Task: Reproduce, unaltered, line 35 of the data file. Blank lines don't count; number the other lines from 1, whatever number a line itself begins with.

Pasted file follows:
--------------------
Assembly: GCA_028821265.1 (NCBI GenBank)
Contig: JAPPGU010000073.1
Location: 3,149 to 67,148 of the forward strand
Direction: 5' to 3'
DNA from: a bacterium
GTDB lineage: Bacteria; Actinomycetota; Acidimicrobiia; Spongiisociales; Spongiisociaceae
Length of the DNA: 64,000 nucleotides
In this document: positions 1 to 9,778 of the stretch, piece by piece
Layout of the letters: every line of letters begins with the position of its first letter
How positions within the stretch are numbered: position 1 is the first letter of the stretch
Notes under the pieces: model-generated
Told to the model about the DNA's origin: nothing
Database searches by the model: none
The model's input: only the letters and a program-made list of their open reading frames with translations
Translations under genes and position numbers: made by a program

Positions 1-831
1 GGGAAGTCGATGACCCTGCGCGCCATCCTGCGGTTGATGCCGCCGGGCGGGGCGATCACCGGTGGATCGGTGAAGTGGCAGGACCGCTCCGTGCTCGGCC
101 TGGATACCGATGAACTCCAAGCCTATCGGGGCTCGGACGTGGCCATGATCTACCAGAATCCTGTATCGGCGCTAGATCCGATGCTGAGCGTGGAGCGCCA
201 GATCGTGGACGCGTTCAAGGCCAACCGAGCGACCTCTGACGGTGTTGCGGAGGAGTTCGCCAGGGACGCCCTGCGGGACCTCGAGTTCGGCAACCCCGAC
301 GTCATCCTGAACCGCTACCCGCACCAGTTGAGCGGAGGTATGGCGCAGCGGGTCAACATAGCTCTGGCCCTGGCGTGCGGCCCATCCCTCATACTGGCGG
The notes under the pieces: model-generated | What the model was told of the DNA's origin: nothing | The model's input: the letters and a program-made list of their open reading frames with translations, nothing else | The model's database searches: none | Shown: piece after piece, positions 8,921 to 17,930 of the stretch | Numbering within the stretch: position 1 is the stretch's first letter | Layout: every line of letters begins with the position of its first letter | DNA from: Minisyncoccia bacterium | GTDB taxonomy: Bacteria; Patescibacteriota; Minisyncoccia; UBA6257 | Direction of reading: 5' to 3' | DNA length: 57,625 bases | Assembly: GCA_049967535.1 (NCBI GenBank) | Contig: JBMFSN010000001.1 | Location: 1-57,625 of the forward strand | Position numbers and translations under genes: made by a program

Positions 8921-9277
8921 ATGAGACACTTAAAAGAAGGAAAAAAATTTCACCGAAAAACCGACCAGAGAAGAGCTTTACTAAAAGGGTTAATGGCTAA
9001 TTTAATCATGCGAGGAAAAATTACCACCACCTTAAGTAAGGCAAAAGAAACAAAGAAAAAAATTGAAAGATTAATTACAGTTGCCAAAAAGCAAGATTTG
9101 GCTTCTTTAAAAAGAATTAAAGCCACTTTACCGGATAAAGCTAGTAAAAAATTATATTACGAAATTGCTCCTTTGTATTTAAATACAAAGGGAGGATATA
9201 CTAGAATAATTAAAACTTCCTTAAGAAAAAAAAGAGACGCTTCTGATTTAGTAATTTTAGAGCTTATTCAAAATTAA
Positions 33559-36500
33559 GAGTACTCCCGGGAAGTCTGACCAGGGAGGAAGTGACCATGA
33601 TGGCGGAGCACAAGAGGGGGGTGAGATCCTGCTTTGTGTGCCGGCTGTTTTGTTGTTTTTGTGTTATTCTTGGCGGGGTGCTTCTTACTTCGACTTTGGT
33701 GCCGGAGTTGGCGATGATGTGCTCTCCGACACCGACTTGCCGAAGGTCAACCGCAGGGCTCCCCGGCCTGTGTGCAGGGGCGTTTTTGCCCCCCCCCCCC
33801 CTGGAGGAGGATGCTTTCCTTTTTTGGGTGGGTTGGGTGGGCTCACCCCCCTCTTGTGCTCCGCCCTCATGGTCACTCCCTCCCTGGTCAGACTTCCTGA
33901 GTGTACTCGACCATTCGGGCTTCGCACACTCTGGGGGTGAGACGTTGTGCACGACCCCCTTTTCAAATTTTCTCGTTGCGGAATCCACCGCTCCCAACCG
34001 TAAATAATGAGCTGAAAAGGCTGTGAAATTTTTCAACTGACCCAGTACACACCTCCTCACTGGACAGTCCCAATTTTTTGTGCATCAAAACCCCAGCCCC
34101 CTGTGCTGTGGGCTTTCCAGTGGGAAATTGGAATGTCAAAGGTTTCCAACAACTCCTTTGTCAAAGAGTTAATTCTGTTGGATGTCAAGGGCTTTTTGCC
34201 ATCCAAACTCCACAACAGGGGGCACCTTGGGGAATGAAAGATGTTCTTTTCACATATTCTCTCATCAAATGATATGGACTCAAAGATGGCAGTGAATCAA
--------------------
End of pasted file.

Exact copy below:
34201 ATCCAAACTCCACAACAGGGGGCACCTTGGGGAATGAAAGATGTTCTTTTCACATATTCTCTCATCAAATGATATGGACTCAAAGATGGCAGTGAATCAA